Here’s a snapshot of the minimum/maximum/average FPS for the above games.
Catzilla is a new GPU benchmark which also has a couple of CPU benches thrown into the mix. At stock, the scores were 25056. Compare that to AMD’s last generation flagship, the 7970, which scored around 13000 in similar settings.
Stock settings with Unigine Heaven Extreme DX11 results in 2753.903 marks.
I ran Luxmark, a popular OpenCL benchmark tool to measure the compute performance. It scored a modest 2127.
I managed to get this card as high as 1112 MHz on core and 1830 MHz on memory, effective overclocks of 25% and 22% respectively. I tried to push the GPU further but anything more than 1115 MHz on the core and I would get artifacts. But even at this setting this is quite impressive. I believe the card has further potential if voltages can be unlocked and more exotic cooling methods applied.
I ran the benches again and saw quite a significant improvement over stock results. 3DMark11 score shot to 13947 while Unigine Heaven score increased to 3373.
The GTX780 STRIX OC 6GB is an interesting take on the now more than a year old GTX 780. Yet the added benefits are not the double VRAM that Asus provides the card with, but the overclocked default clocks, a sturdy build, and improved cooling which attributes to the card scoring much higher than a reference 780. I was pleasantly surprised when the card surpassed some of the scores dished out by a stock 780Ti while overclocked, and while doing it didn’t break a sweat. Temperatures were always lower than 65C, even in high ambient temperatures, and as Asus proudly advertised, the fans did not spin up. Like AT ALL! It was when I gamed on it for prolonged time using something as demanding as Metro Last Light did I see the fans whir, but again when the temps came down, they stopped rotating. This goes a long way in building a silent PC, and it is heartening to see Asus listening to the needs of the silence freaks.
Let me come to the 6 GB VRAM part here. While there are noticeable benefits in some games with high-res textures, most of the benchmarks and modern games aren’t capable yet to take full advantage of the available memory. I’m not against it though; crank up a BF4 multiplayer map with 16+ players and you can see for yourself how that can make your system crawl. The added memory certainly helps keep the framerates playable. It’s a welcome step towards more high resolution gaming if you ask me. For other GPU oriented benchmarks as of now, there’s little incentive in moving from 3GB to a 6 GB VRAM. There are competing models from camp red showing up with similar amounts of memory installed. A R9 290X from HIS even goes as far as to strap the card with a whooping 8 GB of graphics memory. I unfortunately do not have a triple monitor setup or a 4k display so the effectiveness of the added VRAM is limited in my 1440p testing.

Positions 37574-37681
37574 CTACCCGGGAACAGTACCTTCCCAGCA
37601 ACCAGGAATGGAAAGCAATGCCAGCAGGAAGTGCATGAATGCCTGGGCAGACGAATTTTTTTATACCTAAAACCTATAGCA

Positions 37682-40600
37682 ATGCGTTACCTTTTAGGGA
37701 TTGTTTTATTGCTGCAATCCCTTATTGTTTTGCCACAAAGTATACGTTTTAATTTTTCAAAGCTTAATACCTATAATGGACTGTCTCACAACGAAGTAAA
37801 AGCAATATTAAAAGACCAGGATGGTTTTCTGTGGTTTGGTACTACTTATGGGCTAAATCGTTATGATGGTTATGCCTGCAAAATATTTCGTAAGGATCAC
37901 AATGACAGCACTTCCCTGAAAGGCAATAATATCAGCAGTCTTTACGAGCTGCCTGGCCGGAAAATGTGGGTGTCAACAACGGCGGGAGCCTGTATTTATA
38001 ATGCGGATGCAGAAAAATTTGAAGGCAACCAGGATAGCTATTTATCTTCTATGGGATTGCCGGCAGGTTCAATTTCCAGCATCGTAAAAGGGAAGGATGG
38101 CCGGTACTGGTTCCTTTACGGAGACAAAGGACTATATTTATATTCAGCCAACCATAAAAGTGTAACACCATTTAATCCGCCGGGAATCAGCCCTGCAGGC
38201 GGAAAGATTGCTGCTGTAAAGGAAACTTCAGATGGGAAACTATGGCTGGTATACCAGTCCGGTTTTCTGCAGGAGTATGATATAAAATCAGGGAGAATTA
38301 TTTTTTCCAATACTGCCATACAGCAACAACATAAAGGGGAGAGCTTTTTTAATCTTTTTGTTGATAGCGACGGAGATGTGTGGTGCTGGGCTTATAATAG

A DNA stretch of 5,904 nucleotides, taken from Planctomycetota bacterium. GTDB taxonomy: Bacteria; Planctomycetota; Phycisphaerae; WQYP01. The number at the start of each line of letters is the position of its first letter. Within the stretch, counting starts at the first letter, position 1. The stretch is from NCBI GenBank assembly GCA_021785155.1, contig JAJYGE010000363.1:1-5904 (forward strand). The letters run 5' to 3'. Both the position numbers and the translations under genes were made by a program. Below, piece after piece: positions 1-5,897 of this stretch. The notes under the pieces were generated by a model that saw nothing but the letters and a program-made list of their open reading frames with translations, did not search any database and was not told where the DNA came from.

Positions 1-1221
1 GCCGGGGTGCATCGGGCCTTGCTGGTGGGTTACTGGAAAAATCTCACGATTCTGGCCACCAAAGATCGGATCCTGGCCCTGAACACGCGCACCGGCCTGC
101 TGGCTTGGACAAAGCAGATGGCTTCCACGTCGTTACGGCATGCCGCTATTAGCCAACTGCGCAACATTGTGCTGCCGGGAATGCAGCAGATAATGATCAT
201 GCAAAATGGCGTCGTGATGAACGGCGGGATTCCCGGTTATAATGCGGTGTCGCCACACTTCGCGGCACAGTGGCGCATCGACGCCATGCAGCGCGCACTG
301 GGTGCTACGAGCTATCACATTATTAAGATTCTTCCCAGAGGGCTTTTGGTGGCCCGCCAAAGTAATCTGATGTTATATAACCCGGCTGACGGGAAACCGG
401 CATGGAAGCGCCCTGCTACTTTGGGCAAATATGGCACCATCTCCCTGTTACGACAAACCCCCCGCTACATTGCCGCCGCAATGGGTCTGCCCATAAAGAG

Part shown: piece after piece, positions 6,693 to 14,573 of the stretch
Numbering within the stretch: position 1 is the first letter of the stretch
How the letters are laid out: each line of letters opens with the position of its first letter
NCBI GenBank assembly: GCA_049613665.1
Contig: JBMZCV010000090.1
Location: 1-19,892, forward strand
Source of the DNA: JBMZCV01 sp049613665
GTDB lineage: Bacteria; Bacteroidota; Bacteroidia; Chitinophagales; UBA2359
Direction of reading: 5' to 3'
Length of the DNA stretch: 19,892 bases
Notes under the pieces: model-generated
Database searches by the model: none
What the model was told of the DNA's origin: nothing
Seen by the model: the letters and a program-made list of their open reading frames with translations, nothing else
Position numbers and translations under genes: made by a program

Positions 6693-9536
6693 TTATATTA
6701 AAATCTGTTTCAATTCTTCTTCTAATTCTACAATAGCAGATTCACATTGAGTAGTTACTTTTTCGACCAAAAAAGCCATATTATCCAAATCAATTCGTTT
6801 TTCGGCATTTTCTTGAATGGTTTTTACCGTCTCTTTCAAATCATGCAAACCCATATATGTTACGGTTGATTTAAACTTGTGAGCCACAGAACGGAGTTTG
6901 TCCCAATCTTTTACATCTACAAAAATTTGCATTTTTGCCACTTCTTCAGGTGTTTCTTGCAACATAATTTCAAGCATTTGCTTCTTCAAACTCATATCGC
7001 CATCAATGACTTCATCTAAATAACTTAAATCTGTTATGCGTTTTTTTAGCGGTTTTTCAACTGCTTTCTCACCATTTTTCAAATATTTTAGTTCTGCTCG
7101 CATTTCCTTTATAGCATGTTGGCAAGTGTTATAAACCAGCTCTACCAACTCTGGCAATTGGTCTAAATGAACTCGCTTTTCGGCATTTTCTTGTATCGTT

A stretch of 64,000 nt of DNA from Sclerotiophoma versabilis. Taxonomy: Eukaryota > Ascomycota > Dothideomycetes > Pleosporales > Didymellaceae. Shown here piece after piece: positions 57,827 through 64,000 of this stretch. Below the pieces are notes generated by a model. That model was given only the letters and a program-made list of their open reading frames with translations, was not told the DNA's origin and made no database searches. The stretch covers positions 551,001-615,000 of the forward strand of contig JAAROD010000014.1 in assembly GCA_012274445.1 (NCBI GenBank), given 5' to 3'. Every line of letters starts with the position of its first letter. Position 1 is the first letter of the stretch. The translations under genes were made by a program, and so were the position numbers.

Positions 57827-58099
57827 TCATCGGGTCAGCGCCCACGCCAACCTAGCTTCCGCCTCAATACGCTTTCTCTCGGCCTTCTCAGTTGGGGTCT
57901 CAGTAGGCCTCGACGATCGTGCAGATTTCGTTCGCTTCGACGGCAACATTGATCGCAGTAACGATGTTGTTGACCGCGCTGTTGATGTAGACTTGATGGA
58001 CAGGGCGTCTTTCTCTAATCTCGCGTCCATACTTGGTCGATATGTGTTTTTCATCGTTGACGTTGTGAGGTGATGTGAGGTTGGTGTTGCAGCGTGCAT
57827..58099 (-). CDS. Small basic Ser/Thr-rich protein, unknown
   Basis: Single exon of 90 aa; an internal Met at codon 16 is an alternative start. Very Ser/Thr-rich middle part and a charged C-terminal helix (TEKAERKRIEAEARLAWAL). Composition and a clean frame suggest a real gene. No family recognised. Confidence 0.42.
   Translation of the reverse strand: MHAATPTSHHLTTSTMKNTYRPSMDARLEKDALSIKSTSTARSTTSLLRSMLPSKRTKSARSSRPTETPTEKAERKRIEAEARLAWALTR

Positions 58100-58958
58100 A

What’s the difference with the DCUII cards which can be had cheaper? Well the bump in core and memory clocks, premium component choice, zero DB fan profile, improved looks – I can go on and on. But then again, for some, these factors don’t matter, they simply want the best value proposition. Nvidia’s fantastic reference card keeps their options open, as well as the DCUII model. For those who want a little bit extra to add a little more oomph to their system, or for gamers looking to crank the settings up while playing in a high resolution setup (1440p+), this card makes sense.
If I want to be nitpicking, I would like to see a couple of things addressed by Asus. First, ditch those ugly looking SLI connectors – make the black connector a default accessory. Second, I would have loved to see a glowing STRIX logo, possibly in white. With the black theme, it would have added that extra sexiness. Third, the idle temperatures are a little bit on the higher side (though not high enough to be a problem or a deal breaker). Apart from that I really cannot find any flaws in the GTX780 STRIX OC. Again, like their Matrix Platinum or Mars cards, this is targeted towards a specific crowd. The install it and forget it crowd may look elsewhere.
The stiffest competition comes from both inside and outside. AMD’s venerable R9 290X and R9 290 cards can be found much cheaper. Though the reference cards are much hotter and consume more power, the performance is up there with the GTX780. Plus, there are a slew of aftermarket solutions that keep the card temps down to a significant bit. I’ll be waiting to see Asus take the challenge to produce a STRIX card for Hawaii GPUs. Nvidia’s own 780Ti is also a competition to the STRIX 780, sadly,and for a little price premium you can get arguably the fastest single card GPU on the planet right now. Though when overclocked, the STRIX reaches stock 780Ti level performance, many users aren’t comfortable with tinkering with their PC components and for them the 780Ti would be more appealing in terms of performance.
Overall, Asus’ approach is welcome; they’re stepping into the path of the future, even if that future has still a couple of doors away.